I remember the other
day while I was working a day shift at the restaurant I work at, a group
of maybe 20 came in, a girls’ soccer team and their parents. They were
preteens, some middle school age, some maybe a year younger. They were
all talking excitedly and chittering amongst themselves, the whole
table, which was actually three tables pressed together, their parents
separated from them. They were all eagerly looking at phones, talking
about boys, gossiping and laughing together.
All but one girl.
She sat at the end of the table, the ‘cap,’ as we call it in the
restaurant business. She sat at the end of the table with her knees
drawn up to her chin, curled up in the chair. She sat quietly, reading
the menu. I felt a familiarity with her somehow, her stick-like legs
pressed into her chest, eyes seeing the same words over and over,
looking for a detail she’d not read or somehow missed, while all around
her girl talk happened. She did not take part in ir.
        A mom
asked, part-way through the meal, if the girls were including everyone
rather than playing separate games. All of them nodded vehemently. All
but one girl.
        I knew this girl.
        I was this girl. I still am this girl.
        I remember when I was in elementary school my mother frantically bought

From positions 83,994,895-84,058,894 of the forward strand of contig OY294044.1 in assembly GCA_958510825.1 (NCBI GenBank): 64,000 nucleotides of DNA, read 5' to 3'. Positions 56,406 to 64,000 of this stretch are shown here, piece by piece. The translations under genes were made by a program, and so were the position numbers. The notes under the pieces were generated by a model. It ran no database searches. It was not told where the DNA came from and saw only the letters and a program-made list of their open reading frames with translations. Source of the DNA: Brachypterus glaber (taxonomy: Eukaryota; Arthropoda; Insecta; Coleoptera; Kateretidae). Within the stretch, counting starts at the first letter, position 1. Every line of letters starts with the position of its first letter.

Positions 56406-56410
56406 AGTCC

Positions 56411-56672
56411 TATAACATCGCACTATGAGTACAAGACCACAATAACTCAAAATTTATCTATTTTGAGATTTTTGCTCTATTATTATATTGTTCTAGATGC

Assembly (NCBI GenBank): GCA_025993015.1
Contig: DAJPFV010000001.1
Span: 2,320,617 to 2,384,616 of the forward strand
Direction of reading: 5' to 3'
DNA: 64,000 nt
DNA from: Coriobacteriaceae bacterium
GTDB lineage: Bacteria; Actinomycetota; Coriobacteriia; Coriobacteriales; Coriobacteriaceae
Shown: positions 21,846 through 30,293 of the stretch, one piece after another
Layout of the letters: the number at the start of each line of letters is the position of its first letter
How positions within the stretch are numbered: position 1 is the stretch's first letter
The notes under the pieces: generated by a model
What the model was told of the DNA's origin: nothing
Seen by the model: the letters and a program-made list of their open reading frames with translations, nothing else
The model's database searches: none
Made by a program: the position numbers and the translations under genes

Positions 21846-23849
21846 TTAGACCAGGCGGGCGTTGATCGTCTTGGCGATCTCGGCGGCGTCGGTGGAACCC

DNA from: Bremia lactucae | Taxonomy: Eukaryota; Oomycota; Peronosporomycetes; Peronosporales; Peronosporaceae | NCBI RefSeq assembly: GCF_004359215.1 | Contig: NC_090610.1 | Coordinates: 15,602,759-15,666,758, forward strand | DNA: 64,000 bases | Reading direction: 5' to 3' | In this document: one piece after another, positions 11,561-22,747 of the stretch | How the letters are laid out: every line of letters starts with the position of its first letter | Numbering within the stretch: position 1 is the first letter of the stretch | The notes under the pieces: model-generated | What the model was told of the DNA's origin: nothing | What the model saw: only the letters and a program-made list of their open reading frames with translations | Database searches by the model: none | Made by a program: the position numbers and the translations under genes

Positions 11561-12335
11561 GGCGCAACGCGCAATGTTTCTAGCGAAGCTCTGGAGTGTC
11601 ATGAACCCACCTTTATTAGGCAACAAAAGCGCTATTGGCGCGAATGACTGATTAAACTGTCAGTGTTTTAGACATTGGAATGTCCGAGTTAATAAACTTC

and read a book titled ‘Odd Girl Out,’ desperately trying to figure out
why the girls I had known since our toddler days suddenly stopped
including me, why I wasn’t good enough to play their games. They left me
out. I used to wander aimlessly on the playground of mcpolin
Elementary, on the hills next to the playground equipment, wondering why
no one wanted to play with me and why it was ok for some girls to be
friends but why I couldn’t be a part of the clique.
         In fourth
grade I became a part of the “popular” group of girls, briefly. I was,
however, never the favorite of boys to flirt with, if you can call
chasing each other around flirting. My mom wouldn’t ever buy me the
brand of clothes the popular girls wore, and I remember wearing the same
pink Roxy shirt over and over again to school. I never had a boyfriend,
though, and I also distinctly remember my best friend at the time
telling one of the boys I was sad because none of them ever asked me out
on a date. One did, promptly, and forcefully. He asked me, “Hey, Annie,
wanna go see ‘The Da Vinci Code?'” I said no. He had a speech impediment
and a dark green t-shirt.
        I wanted to tell
this girl that it gets better. I wanted to tell her someday she’s going
to have a best friend that no one will ever take away from her.
        But I couldn’t. I can’t. It doesn’t get better. Not for me.
crave connection. I crave to be the center of someone’s life. I wish I
had grown up the popular one, the funny one, the pretty one, the -one-,
but I didn’t. I’m not. I’m just -that- one. That one girl. Sitting at
the head of a table, draped in her mom’s windbreaker. This girl.

  Louise Doll